- What’s your vision?
- Where do you want to be in five years?
- What are the three things you want to achieve?
- What do you want to accomplish in this meeting?
- What are the three take away?
- What is the net-net
- Give me three bullet points
Robots ask these.
To acid-test whether it’s a robot language or not, imagine yourself talking to your wife/husband like that. Unless you go back home in the evening and say ‘darling, what are the three things you want to achieve tonight? (so you are a robot), that thing would not pass the test. If it doesn’t, don’t use it in the office either (unless you work with robots, that is)
Somehow corporate language has become robotic. We have injected in people’s mind a menu of questions that come automatically as default. Situations are even embarrassing. And, still, people carry on.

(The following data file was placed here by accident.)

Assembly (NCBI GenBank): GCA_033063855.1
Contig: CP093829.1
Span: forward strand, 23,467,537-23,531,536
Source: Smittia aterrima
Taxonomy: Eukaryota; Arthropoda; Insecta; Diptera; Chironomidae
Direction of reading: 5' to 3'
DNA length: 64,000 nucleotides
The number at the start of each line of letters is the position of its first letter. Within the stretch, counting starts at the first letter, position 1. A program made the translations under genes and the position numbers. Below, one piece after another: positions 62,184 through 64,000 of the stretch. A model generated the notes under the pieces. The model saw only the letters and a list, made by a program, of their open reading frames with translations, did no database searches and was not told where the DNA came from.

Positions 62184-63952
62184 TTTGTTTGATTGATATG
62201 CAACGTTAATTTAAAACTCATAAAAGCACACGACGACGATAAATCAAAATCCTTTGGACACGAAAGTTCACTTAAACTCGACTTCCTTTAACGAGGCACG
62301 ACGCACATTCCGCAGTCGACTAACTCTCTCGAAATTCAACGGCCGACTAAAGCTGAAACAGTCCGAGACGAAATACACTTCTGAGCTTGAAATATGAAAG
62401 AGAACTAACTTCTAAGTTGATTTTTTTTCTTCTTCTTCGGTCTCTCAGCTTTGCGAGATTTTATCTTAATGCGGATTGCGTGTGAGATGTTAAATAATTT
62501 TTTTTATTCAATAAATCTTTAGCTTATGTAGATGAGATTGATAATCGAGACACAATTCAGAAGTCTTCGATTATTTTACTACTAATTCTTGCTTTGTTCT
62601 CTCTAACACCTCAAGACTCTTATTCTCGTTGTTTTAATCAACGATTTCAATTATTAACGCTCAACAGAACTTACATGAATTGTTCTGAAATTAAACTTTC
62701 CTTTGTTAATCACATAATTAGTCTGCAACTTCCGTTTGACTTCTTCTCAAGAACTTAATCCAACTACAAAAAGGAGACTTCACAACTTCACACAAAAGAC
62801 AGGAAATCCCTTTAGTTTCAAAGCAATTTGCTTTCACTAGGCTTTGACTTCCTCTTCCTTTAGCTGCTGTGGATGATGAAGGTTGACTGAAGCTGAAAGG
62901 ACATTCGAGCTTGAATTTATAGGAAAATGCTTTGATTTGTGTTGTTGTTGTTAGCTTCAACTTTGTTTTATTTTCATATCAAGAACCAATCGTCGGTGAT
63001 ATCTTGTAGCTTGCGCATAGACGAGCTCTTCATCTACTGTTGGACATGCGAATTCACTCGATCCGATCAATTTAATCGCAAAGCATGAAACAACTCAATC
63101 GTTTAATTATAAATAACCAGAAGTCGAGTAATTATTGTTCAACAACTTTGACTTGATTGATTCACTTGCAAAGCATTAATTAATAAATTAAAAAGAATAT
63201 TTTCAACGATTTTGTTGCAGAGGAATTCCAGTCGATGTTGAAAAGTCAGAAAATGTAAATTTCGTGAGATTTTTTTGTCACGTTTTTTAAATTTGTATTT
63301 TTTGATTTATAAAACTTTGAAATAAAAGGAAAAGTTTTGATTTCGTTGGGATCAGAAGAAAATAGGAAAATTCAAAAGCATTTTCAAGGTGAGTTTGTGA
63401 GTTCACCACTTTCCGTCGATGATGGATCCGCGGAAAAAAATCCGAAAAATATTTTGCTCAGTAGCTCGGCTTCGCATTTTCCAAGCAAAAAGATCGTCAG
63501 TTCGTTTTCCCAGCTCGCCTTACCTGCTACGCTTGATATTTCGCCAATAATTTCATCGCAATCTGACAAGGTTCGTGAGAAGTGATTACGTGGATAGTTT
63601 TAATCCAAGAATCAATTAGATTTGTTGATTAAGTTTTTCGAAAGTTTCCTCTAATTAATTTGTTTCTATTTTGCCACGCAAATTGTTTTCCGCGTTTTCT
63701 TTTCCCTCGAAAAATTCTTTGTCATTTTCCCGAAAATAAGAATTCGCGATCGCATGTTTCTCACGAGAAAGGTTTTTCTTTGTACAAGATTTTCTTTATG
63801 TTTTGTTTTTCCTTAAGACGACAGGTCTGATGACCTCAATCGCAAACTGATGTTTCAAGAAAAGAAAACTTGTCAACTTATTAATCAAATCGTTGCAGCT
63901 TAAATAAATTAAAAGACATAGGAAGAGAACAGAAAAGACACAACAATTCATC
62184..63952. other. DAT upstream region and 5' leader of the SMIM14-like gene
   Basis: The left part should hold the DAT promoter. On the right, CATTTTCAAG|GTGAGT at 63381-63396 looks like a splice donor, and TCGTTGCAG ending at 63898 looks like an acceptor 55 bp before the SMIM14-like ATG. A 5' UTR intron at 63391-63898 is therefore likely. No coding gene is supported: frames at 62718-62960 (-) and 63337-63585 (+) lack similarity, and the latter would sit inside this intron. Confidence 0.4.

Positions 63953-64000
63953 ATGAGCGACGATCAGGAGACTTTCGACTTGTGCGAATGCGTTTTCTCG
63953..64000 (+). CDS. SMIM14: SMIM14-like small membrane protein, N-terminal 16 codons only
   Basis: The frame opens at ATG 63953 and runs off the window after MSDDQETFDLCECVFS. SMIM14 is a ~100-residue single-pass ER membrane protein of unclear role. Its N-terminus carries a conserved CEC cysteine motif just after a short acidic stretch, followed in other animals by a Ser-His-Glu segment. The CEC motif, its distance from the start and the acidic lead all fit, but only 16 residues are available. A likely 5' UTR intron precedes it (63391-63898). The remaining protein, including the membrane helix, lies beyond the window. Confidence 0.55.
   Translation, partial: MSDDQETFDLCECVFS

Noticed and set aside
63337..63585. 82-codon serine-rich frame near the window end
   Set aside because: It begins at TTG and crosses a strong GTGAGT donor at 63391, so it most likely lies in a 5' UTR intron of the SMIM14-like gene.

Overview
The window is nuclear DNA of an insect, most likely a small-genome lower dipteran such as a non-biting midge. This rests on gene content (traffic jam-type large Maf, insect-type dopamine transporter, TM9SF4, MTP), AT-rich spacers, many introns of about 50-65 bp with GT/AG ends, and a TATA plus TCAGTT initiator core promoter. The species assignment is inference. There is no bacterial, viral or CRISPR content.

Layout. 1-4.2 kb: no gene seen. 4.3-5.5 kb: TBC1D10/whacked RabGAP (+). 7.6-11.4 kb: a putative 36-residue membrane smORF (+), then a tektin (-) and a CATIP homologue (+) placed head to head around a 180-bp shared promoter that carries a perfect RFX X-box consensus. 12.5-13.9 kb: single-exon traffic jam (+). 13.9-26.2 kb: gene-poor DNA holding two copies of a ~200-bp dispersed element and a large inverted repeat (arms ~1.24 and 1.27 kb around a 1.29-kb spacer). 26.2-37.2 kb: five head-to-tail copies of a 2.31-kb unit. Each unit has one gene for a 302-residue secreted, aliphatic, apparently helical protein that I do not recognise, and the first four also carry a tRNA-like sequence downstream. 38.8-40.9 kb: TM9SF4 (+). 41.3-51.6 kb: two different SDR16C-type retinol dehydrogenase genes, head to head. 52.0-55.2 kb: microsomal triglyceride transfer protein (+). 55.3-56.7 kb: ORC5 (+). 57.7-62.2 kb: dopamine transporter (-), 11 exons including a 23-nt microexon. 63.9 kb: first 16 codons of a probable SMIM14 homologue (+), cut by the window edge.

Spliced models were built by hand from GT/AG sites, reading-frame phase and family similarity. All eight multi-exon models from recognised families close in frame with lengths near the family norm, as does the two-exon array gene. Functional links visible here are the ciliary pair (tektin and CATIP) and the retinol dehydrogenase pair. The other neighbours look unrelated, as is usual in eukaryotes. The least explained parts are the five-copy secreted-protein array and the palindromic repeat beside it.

The CEO has just been in front of the group talking about the future of the company for 45 min, Q&A comes in, and somebody asks ‘what’s your vision for the company?’ And it seems normal. The one who asks the questions feels very smart. The CEO repeats what she has just said. No shooting. Nobody gets hurt.
We have been told that the robots are coming and they will steal our jobs. Afraid not. The robots are already here. The ones coming are second generation robots, and they may even speak human language. Their advantage may be to be the humans that we are not.
A blueprint for social movements inside the organization and society
Trailer and Introduction freeview